Hanoi – Eleven remaining member nations to the Comprehensive and Progressive Agreement for Trans-Pacific Partnership (CPTPP) have agreed to sign the deal at an official ceremony slated for March, Japanese Economic Minister Toshimitsu Motegi said on January 23.
CPTPP is a replacement pact after US President Donald Trump pulled his country out of the Trans-Pacific Partnership (TPP) agreement in 2017.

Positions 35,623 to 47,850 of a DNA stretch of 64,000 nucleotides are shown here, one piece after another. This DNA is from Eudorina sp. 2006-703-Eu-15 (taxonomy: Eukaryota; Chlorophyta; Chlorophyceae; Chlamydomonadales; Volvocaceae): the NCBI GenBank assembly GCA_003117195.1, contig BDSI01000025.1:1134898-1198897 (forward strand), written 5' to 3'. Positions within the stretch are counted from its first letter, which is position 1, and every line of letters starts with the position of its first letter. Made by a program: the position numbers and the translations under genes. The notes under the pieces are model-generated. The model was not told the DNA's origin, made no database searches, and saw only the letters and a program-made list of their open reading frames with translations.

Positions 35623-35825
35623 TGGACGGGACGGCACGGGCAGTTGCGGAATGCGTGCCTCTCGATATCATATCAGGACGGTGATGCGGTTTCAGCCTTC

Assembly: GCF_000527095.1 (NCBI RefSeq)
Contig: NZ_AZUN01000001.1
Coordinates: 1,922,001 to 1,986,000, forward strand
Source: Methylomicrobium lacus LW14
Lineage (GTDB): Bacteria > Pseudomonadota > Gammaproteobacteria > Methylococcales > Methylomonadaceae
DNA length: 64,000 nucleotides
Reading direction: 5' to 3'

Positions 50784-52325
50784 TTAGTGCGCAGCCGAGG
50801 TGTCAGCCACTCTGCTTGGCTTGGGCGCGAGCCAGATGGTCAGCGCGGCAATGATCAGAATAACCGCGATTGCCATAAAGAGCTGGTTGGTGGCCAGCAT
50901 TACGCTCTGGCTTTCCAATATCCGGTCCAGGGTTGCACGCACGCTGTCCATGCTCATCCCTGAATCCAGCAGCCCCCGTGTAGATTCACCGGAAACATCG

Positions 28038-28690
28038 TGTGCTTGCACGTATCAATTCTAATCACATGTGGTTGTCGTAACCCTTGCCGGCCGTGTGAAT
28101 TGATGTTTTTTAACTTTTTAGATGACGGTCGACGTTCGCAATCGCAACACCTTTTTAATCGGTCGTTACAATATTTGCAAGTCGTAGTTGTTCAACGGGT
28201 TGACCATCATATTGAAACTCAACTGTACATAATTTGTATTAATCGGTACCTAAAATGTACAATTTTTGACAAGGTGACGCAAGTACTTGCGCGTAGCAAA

The agreement was reached during a two-day meeting in Tokyo, Japan, where chief negotiators of the 11 member nations addressed disagreements among them, including Canada’s restricting foreign films to protect its cultural industries.
Japan plans to explain the importance of the CPTPP to the US, the Japanese Minister said, hoping that the country will be convinced to join the agreement.
Previously in November 2017, trade ministers of the 11 nations, namely Australia, Brunei, Canada, Chile, Japan, Malaysia, Mexico, New Zealand, Peru, Singapore and Vietnam met up in the framework of the APEC Economic Leaders’ Week in the central city of Da Nang, and agreed to maintain the TPP after the US’s pull out.